The region has a long history of hiding its rivers and streams – the very streams and rivers that were regarded as sacred in antiquity. Eridanos, a tributary of Ilissos river, which today flows under the feet of modern Athenians and visitors of the city’s historical center, was hidden from public view during the Greek and Roman periods. Interventions in Eridanos started in the 4th century B.C. and culverting was completed in 117-138 A.D. 

The decision to culvert Eridanos was taken with public hygiene in mind. Due to the ephemeral nature of the river, there were frequent overflows mixed with sewage that created a nuisance and brought with them the risk of diseases. At the same time the abundance of soil-covered permeable surfaces, allowed for adequate infiltration of runoff and did not raise flooding concerns.

Ilissos – originally a tributary of the larger Kifissos River that was later rechanneled to drain into the Saronic Bay — suffered the same fate almost 2,000 years later. The culverting of Ilissos officially started in 1939 (Greek dictator Ioannis Metaxas proudly proclaimed that, “Today we are burying the River”) and was completed in the 1950s. Although beloved by Athenians, Ilissos was characterized as nuisance and, at the same time, used as a source of inert materials for use in the city’s booming construction industry. Its culverting provided additional space for new roads, while the many benefits of the river, such as flood protection, were ignored.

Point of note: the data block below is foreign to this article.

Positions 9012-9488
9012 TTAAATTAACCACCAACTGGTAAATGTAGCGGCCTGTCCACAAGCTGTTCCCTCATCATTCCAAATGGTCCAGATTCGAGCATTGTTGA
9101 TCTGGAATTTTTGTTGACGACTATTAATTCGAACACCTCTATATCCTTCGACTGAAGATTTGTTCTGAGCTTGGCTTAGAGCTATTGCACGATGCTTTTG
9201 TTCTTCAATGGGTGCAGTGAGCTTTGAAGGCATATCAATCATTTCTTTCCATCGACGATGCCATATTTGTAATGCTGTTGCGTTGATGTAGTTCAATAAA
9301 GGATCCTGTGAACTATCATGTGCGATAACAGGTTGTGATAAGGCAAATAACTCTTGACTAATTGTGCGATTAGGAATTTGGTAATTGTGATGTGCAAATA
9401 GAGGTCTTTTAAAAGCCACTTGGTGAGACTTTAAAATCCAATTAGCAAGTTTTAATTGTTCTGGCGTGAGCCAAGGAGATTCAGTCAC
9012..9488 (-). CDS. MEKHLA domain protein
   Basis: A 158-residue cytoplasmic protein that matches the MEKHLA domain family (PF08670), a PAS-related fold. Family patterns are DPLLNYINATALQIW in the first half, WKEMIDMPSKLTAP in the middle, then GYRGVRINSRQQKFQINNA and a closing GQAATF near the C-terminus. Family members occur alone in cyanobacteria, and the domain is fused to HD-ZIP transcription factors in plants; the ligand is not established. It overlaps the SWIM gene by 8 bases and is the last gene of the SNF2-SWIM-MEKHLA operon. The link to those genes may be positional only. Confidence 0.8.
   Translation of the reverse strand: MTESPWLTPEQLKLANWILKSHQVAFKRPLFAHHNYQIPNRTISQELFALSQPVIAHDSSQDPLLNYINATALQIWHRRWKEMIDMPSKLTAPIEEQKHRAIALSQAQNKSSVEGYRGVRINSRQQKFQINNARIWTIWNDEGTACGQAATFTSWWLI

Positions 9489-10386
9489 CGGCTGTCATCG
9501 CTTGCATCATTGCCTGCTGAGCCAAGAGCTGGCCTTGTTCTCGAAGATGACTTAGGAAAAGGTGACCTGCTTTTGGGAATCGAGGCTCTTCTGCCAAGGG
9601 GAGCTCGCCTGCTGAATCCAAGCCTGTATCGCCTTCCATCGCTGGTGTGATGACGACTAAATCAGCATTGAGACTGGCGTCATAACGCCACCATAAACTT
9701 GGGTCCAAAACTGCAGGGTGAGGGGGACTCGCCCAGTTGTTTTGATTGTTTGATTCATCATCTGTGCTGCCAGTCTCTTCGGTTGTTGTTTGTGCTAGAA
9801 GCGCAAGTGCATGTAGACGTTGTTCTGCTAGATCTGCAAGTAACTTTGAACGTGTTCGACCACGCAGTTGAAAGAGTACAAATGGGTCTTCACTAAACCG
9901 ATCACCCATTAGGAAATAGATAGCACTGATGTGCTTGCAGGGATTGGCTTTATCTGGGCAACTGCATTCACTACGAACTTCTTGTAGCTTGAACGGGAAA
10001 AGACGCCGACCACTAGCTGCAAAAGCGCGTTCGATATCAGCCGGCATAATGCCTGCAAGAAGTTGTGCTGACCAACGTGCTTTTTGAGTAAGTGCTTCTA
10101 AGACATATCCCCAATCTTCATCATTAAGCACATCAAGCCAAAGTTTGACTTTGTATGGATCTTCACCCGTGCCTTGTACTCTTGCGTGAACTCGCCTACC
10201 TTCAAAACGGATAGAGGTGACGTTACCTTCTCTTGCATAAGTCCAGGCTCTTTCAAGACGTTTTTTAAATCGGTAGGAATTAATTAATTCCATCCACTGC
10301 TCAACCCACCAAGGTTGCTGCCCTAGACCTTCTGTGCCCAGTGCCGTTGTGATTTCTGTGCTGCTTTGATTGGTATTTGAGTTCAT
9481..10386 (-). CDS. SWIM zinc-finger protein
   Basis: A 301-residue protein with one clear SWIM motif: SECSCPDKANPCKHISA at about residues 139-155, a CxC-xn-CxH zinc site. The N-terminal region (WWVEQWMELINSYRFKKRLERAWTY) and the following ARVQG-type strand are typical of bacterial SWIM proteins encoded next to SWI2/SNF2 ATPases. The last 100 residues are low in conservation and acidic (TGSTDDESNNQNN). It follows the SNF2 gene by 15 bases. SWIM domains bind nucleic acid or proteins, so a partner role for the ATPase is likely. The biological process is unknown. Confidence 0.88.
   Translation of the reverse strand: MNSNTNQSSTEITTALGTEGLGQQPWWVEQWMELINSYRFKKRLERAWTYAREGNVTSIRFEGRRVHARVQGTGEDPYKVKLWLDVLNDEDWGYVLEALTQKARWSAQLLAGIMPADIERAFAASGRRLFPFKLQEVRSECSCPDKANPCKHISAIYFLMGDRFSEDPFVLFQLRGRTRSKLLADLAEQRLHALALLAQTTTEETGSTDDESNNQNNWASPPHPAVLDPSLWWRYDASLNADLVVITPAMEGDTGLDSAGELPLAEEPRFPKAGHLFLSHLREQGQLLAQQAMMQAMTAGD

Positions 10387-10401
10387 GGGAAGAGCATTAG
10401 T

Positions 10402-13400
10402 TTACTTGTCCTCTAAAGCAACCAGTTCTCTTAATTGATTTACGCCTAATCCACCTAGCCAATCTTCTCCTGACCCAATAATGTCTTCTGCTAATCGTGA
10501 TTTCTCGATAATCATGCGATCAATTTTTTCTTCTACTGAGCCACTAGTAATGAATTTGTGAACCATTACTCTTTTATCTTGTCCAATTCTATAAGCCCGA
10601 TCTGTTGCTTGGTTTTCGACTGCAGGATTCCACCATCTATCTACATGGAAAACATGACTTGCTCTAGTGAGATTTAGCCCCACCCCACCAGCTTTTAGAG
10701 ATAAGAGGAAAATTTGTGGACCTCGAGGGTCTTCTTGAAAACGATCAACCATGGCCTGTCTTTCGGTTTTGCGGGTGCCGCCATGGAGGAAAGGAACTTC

More recently, Kifissos itself has become semi-enclosed with concrete structures, prioritizing the creation of a motorway over the natural flow of the river, while downstream it currently forms part of the city’s sewage system. 

These radical alterations of the Athens basin’s natural aquatic environment have raised serious concerns related to the basin’s defense against flooding and of course to the degradation of its natural environment. 

Is it possible to reverse the mistakes of the past and revive the lost waterways of Attica? Many modern cities have gone for such ‘daylighting’ projects aiming for sustainable water management and urban landscaping. Daylighting projects involve revealing the ‘hidden’ rivers and streams partially or in their full length; enabling supporting works on river banks, upstream and downstream; re-introducing native vegetation; increasing green areas and permeable surfaces in cities; supporting the catchment with new water features and with nature-based solutions for rainwater management. 

The solutions mimic natural processes, both in function and appearance. They enable high levels of rainwater infiltration through gravel of different sizes and soil into either the drainage network or a groundwater aquifer or even in storage facilities for reuse. The systems can be placed below or above ground. Examples include vegetated infiltration beds; infiltration trenches; rain gardens; swales; permeable pavements; detention basins; retention ponds and constructed wetlands.